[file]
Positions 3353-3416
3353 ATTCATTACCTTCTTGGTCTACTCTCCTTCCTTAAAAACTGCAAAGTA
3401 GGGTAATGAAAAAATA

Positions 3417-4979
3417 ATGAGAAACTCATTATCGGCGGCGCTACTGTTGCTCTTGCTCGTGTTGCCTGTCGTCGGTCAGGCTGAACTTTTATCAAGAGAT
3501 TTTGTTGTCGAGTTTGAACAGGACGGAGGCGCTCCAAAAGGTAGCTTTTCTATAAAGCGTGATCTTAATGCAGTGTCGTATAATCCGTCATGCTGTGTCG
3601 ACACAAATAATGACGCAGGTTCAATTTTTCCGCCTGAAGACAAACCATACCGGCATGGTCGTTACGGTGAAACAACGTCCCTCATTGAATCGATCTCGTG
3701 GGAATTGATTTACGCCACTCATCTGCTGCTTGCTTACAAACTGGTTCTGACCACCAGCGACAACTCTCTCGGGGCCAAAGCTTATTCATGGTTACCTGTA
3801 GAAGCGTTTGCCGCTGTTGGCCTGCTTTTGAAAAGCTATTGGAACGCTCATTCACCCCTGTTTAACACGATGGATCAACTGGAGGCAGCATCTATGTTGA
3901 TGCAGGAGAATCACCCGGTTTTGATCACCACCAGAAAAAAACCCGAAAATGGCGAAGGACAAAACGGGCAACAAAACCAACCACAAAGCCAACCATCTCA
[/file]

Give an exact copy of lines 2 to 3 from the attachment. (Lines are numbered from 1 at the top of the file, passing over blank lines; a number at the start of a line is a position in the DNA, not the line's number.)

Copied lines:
3353 ATTCATTACCTTCTTGGTCTACTCTCCTTCCTTAAAAACTGCAAAGTA
3401 GGGTAATGAAAAAATA